Rockland City Councilor Ed Glaser is to be commended for putting forth a proposed ordinance to ban plastic bags and create fees for paper bags.

However, we would encourage the City Council to add one extra step to the process before passing this ban: Talk to selectmen in Thomaston and get them on board. In the same breath, we urge Thomaston selectmen to agree to a similar ban.

A regional approach is needed to create positive change for the Midcoast.

The evidence is clear that overuse of plastic has dire consequences for the environment. Plastic bags can be found along any roadway. They are buried in landfills and piled at dumps. Perhaps worst of all, they end up in our oceans, where they have created a continent of garbage and broken down into tiny fragments that are consumed by countless sea creatures.

Limits are needed, and single-use plastic bags are obsolete at this point. It is a simple matter for residents to bring reusable bags for their groceries.

That said, there are economic realities for those doing business in Rockland. Two of our largest local grocery stores are in Rockland, being Hannaford and Shaws. Walmart is just over the line in Thomaston.

If Rockland enacts the ban without support and cooperation from Thomaston, it could put city businesses at an economic disadvantage as they attempt to compete with the big box across the town line.

This issue will go to a formal public hearing and a final vote is expected to be held March 12. If it is approved then, the law would go into effect April 12.

The law would require stores to charge 5 cents for every carryout paper bag used by customers. That fee would increase to 10 cents a year later, and then 15 cents in two years. The stores will keep the money from the sale of paper bags.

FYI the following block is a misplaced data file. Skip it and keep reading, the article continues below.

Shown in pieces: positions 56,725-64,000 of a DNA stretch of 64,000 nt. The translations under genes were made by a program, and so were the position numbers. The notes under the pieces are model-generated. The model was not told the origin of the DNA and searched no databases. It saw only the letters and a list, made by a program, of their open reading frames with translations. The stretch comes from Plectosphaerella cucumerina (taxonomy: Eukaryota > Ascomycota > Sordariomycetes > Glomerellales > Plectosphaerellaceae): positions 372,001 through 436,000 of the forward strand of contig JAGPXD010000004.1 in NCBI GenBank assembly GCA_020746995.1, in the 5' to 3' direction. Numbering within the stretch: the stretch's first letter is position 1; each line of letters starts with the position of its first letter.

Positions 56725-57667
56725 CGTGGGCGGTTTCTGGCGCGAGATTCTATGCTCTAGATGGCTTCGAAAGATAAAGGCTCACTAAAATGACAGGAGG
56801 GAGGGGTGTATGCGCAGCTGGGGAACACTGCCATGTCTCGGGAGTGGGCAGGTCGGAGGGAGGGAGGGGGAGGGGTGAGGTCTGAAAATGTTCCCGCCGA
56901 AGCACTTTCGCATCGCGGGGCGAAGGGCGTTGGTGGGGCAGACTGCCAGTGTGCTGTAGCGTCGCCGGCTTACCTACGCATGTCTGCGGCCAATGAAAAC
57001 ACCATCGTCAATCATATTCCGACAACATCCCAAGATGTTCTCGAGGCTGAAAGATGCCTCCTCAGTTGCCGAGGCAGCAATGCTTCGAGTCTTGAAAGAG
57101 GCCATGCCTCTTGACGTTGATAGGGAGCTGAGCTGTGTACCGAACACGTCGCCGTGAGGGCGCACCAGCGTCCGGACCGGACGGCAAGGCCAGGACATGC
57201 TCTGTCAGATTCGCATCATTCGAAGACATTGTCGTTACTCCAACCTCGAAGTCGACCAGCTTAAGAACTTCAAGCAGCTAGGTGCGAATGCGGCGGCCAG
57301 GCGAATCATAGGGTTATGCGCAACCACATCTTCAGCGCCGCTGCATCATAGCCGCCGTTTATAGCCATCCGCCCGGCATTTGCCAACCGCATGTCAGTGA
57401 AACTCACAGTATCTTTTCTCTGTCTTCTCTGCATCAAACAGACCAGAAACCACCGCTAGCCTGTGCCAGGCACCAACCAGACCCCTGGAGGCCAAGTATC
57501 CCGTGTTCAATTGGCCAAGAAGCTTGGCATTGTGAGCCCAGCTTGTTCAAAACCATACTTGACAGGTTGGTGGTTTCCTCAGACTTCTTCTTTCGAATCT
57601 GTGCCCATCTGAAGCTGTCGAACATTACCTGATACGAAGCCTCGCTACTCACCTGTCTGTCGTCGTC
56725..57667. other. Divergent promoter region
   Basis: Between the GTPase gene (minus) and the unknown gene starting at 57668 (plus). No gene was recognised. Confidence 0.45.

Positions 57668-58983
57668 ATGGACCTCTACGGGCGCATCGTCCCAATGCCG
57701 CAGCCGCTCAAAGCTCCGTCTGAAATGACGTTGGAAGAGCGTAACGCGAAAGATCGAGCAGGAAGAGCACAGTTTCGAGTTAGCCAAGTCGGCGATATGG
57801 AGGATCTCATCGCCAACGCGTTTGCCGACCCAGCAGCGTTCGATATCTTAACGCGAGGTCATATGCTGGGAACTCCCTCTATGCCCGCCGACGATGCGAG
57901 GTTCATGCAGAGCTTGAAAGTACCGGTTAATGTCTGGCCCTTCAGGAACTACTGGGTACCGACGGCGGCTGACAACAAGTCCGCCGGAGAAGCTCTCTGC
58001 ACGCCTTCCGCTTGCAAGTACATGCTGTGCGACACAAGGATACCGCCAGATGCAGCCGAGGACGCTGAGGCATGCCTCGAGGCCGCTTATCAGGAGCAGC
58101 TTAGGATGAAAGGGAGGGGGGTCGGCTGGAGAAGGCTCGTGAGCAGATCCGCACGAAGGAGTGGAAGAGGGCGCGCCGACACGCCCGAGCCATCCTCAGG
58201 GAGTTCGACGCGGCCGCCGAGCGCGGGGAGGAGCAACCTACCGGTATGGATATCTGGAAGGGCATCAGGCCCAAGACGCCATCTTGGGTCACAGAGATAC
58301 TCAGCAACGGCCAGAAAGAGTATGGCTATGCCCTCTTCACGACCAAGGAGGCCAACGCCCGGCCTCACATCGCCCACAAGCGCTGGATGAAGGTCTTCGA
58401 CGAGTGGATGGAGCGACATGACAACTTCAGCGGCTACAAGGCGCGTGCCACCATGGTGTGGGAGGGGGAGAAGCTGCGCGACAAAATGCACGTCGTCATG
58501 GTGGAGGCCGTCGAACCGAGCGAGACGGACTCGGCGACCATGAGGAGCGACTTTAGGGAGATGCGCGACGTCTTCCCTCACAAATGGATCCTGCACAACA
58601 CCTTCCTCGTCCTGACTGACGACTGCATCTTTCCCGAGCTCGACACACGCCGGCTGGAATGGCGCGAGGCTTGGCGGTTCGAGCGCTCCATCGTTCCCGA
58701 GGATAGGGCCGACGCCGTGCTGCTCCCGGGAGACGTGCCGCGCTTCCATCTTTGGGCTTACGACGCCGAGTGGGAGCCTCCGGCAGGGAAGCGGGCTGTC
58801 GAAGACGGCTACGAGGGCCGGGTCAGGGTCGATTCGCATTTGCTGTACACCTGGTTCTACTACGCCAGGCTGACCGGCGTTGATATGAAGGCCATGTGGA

Customers would not be prohibited from bringing any type of bag they want into the store to carry home their groceries or merchandise.

Brunswick, Topsham, Kennebunk, Freeport, Falmouth, York, Portland and South Portland have enacted bans or fees on plastic bags. Belfast enacted its ban on plastic bags and Styrofoam Jan. 1.

In general we would also support a greater sense of cooperation and increased communication between the neighboring communities in Knox County.

We're all in this together.

Support those struggling with addiction

It came as good news this week that the Mid-Coast Recovery Coalition plans to open a house for men struggling with addiction.

The plan is to open "The Friends House" in September on Brewster Street in Rockland. The eight-bedroom structure will offer the men help to transition as they recover from addiction.

Opioid addiction has ravaged our community for more than a decade, and treatment options remain in short supply, as do resources for those affected.

"Drug overdose deaths remain high in Maine, which had a record 376 in 2016 and 185 through the first six months of 2017," the Portland Press Herald reports.

This new facility will be dedicated to helping men get their lives on track, and they will provide community service as part of the program, according to a statement from Dr. Ira Mandel, executive director of Mid-Coast Recovery Coalition. Helping in the neighborhood with yard work, painting and snow shoveling, as well as establishing a community garden, could provide the community connections desperately needed by those struggling with addiction.

We look forward to seeing this seed bear fruit in a healthier community.

We end on a light note. Alert reader Muriel Pinkham of Hyler Street in Thomaston called to let us know she spotted a flock of robins on her lawn on Groundhog Day. Perhaps spring will come early.